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Wall Street climbs in upbeat start to 2022

By Bansari Mayur Kamdar and Shashank Nayar

(Reuters) – U.S. stock indexes inched higher on Monday, looking to extend a market recovery from the pandemic shock into the new year, while shares in heavyweight Tesla (NASDAQ:TSLA) jumped after the electric carmaker posted bumper delivery numbers.

Tesla climbed 9.0% after the company’s quarterly deliveries exceeded Wall Street estimates, riding out global chip shortages as it ramped up production in China.

The stock gave the biggest boost to the S&P 500 and the Nasdaq, followed by Apple (NASDAQ:AAPL) and Nvidia (NASDAQ:NVDA).

The banking index added 2.7%, with Goldman Sachs (NYSE:GS), JPMorgan (NYSE:JPM), Morgan Stanley (NYSE:MS) and Wells Fargo (NYSE:WFC) gaining 1.8% to 4.6%, tracking a jump in U.S. Treasury yields as investors expected a series of U.S. interest rate hikes this year. [US/]

Shares of oil majors Chevron Corp (NYSE:CVX) and Exxon Mobil Corp (NYSE:XOM) gained more than 1% each as crude prices rose on tight supply and hopes of a further demand recovery in 2022. [O/R]

The S&P 500 energy index was the top sectoral performer in 2021 with a 47.7% rise – its biggest yearly gain ever – as surging oil prices turbo-charged corporate profits.

“There is certain optimism that we are seeing at the start of the year with a general sense that the Omicron variant won’t do quite the damage to the economy as the market initially thought it would,” said Rick Meckler, partner at Cherry Lane Investments.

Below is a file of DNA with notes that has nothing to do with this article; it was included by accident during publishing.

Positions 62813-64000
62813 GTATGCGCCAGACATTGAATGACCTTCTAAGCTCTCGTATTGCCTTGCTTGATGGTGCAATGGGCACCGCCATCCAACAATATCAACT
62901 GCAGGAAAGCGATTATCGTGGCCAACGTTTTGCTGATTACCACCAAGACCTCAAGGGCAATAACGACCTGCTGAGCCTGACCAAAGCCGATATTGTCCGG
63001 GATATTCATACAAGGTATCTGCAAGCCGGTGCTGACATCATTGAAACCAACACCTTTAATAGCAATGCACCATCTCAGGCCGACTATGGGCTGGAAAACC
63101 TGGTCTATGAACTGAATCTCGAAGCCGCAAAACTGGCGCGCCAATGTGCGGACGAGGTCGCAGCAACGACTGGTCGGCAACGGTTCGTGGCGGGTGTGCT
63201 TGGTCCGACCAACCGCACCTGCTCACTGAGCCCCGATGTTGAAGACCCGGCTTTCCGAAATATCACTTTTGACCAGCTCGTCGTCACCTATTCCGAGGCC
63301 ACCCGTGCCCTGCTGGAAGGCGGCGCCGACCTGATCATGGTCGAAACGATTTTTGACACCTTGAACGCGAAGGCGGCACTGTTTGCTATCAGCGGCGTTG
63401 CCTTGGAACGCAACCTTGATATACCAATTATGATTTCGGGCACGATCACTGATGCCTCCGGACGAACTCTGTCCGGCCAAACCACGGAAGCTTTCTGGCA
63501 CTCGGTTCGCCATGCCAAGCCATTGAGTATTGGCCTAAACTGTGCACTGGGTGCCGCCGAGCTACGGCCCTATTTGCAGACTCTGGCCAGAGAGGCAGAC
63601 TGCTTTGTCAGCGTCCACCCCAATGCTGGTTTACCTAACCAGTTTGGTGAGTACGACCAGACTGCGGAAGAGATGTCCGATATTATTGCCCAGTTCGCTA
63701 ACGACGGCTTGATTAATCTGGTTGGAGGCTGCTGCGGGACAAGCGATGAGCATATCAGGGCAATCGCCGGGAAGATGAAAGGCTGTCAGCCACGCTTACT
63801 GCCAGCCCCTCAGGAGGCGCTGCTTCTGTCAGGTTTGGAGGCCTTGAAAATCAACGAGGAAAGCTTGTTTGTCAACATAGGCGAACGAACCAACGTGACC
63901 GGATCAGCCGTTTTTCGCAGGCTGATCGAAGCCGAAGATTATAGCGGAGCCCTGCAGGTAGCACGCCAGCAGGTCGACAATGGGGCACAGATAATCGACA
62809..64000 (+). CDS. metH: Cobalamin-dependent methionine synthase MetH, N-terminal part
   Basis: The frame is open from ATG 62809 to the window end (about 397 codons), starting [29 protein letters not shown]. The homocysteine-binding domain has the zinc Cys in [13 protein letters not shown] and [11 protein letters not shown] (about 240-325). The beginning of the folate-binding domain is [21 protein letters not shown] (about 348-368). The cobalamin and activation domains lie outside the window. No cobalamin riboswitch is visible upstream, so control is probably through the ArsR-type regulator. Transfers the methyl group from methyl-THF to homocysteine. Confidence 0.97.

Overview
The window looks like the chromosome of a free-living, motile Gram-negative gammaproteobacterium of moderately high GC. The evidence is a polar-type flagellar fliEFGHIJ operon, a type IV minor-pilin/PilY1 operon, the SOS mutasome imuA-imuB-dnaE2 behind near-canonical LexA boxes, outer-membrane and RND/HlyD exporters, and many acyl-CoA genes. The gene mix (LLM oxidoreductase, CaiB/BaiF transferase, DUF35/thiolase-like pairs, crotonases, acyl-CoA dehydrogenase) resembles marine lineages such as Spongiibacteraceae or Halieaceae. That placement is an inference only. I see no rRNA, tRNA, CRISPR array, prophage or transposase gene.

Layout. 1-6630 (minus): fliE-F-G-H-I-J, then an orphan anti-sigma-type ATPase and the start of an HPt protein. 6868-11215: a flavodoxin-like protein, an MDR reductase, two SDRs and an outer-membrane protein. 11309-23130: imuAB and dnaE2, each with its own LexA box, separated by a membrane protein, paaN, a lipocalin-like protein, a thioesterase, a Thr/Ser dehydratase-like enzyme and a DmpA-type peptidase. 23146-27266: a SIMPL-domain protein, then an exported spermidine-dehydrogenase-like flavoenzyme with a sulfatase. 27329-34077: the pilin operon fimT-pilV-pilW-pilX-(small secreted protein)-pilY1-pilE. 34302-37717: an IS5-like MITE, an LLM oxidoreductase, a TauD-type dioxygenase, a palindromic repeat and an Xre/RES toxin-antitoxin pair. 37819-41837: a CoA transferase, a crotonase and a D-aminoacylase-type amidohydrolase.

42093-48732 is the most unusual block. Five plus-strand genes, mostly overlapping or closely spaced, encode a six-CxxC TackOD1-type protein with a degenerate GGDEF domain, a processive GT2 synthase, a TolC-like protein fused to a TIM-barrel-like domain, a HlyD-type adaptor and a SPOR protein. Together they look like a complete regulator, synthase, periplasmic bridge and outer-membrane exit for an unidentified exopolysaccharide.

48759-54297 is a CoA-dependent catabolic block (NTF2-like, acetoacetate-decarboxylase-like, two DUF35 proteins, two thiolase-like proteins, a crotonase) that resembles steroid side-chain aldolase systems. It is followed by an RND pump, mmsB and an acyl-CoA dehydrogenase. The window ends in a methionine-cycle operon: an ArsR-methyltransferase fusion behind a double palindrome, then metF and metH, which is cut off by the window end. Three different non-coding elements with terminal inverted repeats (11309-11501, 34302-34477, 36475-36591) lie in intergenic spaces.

“But, we cannot replicate 2021 gains as we expect some curbs in corporate earnings growth.”

At 10:20 a.m. ET, the Dow Jones Industrial Average was up 90.66 points, or 0.25%, at 36,428.96, the S&P 500 was up 13.18 points, or 0.28%, at 4,779.36, and the Nasdaq Composite was up 82.09 points, or 0.52%, at 15,727.06.

All of Wall Street’s main indexes ended 2021 with monthly, quarterly and annual gains, recording their biggest three-year advance since 1999.

The benchmark S&P 500 added 27% in 2021 and reported 70 record-high closes, its the second-most ever, in a tumultuous year hit by new COVID-19 variants and supply chain shortages.

The Dow added 18.7% for the year and the tech-heavy Nasdaq gained 21.4%.

Weighing on the markets, Pfizer (NYSE:PFE) and BioNTech fell 3.2% and 5.6% even as the U.S. Food and Drug Administration authorized a third dose of their COVID-19 vaccine for children aged between 12 and 15 years.

Overall, the healthcare index was down 1.4%.

Advancing issues outnumbered decliners by a 1.61-to-1 ratio on the NYSE and a 2.27-to-1 ratio on the Nasdaq.

The S&P index recorded 16 new 52-week highs and no new lows, while the Nasdaq recorded 70 new highs and 43 new lows.

© Reuters. FILE PHOTO: The Wall St. sign is seen outside the New York Stock Exchange (NYSE) in New York, U.S., December 17, 2019. REUTERS/Brendan McDermid

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